Overall, this research project has pushed me to think outside of the box and challenge the ways I approach a research project. I am looking forward to incorporating my research as we develop the final presentation.

About Muriel: I am currently an Account Executive at MSLGROUP New York , where I work in the media relations practice. I am writing her capstone project on communicating with women in the Middle East in the health care sector.  CONTACT: Twitter – @murielhakim | LinkedIn – murielhakim

Elena Garcia Cano

Within the project, I discuss how employee engagement has a direct effect on a company´s productivity levels. The evidence from research shows a decline in the last few years, and explains a list of engagement drivers that companies should focus on in order to bring it back up. It also emphasizes in the need to focus engagement efforts beyond employees and towards diverse lateral segments, as mentioned in the Stockholm Accords.

While doing this work, I found a study by Gallup that shows an innovative and effective way to correlate engagement with each person´s level of productivity. It is translated into a simple formula: Per-person productivity = Talent x (Relationship +Right Expectation + Recognition/Reward).

About Elena: I am from Mexico City, where I studied Communications in one of the country’s top schools. Before going to NYU for the Master’s in Public Relations and Corporate Communications, I worked for four years in Scotiabank Mexico’s Employee Relations area. After I get my degree, I hope to go back to Mexico and become a successful PR professional, specializing in Crisis Communications and Reputation Management.  CONTACT: Twitter – @elenagc83 | LinkedIn – elena-garcia-cano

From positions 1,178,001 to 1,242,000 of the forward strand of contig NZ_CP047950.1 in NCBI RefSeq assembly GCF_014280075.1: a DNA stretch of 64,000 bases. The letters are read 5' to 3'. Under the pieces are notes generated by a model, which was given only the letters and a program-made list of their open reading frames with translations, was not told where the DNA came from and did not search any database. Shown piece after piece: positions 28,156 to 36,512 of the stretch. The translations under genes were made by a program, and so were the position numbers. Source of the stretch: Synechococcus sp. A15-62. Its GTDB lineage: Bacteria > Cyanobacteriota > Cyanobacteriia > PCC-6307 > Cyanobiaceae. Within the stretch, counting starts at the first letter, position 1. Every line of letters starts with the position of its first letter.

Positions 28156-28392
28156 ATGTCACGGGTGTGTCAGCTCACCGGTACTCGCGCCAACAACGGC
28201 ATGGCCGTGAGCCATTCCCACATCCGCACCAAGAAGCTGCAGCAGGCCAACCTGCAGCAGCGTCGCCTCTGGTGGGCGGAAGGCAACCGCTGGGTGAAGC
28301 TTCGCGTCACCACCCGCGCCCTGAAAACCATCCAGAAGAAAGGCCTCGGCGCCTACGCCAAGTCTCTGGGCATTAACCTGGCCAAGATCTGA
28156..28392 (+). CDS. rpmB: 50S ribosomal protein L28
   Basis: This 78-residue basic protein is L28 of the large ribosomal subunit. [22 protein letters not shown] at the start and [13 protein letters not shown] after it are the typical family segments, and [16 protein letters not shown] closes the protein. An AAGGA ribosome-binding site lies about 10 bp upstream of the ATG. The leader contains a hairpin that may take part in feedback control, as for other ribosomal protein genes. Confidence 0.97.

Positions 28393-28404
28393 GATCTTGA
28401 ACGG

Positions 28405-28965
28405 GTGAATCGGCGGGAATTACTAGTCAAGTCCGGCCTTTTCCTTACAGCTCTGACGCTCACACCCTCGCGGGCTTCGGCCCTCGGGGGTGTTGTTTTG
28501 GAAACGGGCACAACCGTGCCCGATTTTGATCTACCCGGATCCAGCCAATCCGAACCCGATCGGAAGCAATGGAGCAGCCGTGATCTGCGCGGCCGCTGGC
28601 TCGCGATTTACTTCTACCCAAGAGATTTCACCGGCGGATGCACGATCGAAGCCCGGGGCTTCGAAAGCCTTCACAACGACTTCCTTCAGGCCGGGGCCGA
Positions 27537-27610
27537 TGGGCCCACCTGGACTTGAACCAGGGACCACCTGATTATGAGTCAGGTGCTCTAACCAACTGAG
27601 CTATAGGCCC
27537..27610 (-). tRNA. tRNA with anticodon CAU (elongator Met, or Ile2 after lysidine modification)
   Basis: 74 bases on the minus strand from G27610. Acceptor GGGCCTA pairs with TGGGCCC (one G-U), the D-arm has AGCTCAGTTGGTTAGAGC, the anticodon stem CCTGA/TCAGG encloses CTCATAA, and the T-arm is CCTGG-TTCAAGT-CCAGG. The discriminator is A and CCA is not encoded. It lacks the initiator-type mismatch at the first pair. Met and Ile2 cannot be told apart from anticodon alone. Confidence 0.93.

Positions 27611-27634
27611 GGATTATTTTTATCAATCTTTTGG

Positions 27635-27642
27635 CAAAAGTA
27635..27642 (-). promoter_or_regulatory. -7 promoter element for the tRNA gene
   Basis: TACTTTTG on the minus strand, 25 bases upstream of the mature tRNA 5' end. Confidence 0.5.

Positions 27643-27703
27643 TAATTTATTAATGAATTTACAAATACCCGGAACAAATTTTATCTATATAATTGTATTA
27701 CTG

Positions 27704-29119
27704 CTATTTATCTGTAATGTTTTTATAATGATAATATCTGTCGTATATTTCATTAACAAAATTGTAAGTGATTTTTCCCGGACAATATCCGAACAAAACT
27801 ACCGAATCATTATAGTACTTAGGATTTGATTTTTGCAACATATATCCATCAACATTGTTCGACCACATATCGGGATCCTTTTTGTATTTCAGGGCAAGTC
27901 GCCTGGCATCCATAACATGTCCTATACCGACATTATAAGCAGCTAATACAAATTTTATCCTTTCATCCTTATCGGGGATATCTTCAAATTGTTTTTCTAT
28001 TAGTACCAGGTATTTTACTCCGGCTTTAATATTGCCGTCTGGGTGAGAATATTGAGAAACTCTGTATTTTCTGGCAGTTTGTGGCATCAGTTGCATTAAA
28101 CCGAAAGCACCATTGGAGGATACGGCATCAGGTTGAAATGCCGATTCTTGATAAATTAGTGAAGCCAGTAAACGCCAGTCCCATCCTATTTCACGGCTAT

Evan Xinchiao Jiang

One of the best things about working on this project is that each piece of work brings up new challenges and learning possibilities for me to deal with. I am glad because it gave me the opportunity to manage my knowledge and findings systematically. It was also essential to my development of research skills and thinking strategies.

As an inherent part of any communicative process, listening is extremely important for any organization. Although there are few professional methodologies and tools for an organization to create and evaluate its own listening policies, the organization need to adapt these tools based on different situations, which means it should have a true understanding of stakeholders.